Coffee Shop Hires Workers With Disabilities. Why Do Some Say That’s Bad News?
COLUMBIA, S.C. — A new coffee shop is moving into downtown Columbia, but the unique business model has some disability rights advocates concerned.
Bitty and Beau’s Coffee is a national chain of coffee shops that predominantly hires people with developmental and intellectual disabilities such as Down syndrome and autism.
The company boasts the slogan “a human rights movement disguised as a coffee shop.”
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Leaders at Able SC, a statewide policy group that advocates for disability rights, were concerned about the February 2022 announcement that Bitty and Beau’s planned to open a shop in Columbia, the group’s CEO Kimberly Tissot said.
Tissot said she worried that employees with disabilities would be used like props, meant to offer customers smiles and hugs but not to be taken seriously as people. Businesses that employ only people with disabilities have also been known to pay below minimum wage because of a federal waiver that allows it, other disability rights advocates said.
But Bitty and Beau’s Coffee co-founder Amy Wright, who founded the business with her husband in honor of two of her children who have Down syndrome, said those concerns come from misconceptions, not facts, about the business.
A new downtown business
Amy and Ben Wright opened the first Bitty and Beau’s Coffee in Wilmington, N.C., in 2016, after learning that between 70-80% of people with intellectual and developmental disabilities were unemployed.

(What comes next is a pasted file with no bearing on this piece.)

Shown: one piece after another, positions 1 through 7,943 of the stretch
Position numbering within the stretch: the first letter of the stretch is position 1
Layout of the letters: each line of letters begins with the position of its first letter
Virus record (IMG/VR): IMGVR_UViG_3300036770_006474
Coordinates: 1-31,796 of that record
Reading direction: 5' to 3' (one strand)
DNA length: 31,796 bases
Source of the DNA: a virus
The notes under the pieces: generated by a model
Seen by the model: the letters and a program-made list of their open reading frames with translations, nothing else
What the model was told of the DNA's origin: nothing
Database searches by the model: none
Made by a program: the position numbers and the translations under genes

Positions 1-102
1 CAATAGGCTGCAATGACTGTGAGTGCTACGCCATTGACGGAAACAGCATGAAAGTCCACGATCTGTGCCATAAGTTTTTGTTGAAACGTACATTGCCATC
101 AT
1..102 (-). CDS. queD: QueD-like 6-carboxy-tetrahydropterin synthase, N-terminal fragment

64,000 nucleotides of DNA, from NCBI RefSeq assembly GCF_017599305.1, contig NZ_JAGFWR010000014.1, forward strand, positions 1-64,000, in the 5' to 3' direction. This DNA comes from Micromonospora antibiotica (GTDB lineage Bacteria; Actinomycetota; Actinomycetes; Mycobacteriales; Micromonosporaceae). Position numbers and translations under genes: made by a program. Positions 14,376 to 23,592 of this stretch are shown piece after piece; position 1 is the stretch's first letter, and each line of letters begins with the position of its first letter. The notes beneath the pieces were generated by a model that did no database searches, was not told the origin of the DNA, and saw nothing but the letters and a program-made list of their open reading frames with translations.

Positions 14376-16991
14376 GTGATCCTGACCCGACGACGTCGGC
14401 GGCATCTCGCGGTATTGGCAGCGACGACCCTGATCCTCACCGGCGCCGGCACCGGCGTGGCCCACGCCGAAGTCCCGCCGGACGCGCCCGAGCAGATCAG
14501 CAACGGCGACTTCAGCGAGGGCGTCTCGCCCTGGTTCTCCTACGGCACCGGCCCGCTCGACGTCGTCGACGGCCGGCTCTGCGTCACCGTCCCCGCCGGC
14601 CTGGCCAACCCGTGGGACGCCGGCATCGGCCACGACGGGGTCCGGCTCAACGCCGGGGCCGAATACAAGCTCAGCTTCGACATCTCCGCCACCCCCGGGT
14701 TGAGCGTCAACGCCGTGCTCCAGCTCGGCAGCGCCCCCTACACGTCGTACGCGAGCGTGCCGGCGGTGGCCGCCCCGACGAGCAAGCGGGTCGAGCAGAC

Three of the couple’s four children have a disability. Their youngest children, Bitty and Beau, have Down syndrome, and their daughter Lillie has autism.
“Imagine any other group where seven of 10 people didn’t have jobs; people would take to the streets,” Ben Wright testified before the U.S. Senate Special Committee on Aging in 2018, during a hearing focused on policy for people with disabilities. “And yet in regards to this group of unemployed people, there is no outrage from the majority of the American citizenry, only bewilderment on the faces of those who endure this discrimination and hopelessness in the eyes of those who love and advocate for them.”
The year prior, Amy Wright received the 2017 CNN Hero of the Year award for Bitty and Beau’s, an honor bestowed to everyday people making a difference in their communities.
Today, their coffee chain has 19 stores in 11 states, including one in Charleston.
In February 2022, the company announced it was planning to open a shop in Columbia in partnership with Margaret Deans Grantz, the co-founder of Camp Cole, a Midlands camp and retreat center that serves people with illnesses and disabilities. Grantz said she is no longer planning to open the shop. Now, another family is working with the Wrights on the store.
Amy Wright categorically denied any accusation that the company pays below minimum wage, adding that the company has always been opposed to that practice. South Carolina passed a law in 2022 banning any business from using the federal waiver that allows some people with disabilities to be paid below minimum wage. Wright said even without that law her company would pay employees above minimum wage.
Some of the skepticism about Bitty and Beau’s comes from a 2016-2017 incident in which Bitty and Beau’s Coffee was cited by the U.S. Department of Labor for an unpaid internship program.
The company started prospective employees on a six-week unpaid internship to see if they were a good fit, Wright said at the time. Unpaid interns can’t participate in interstate commerce, so when some of the interns handled credit card transactions for out-of-state customers, it violated the law.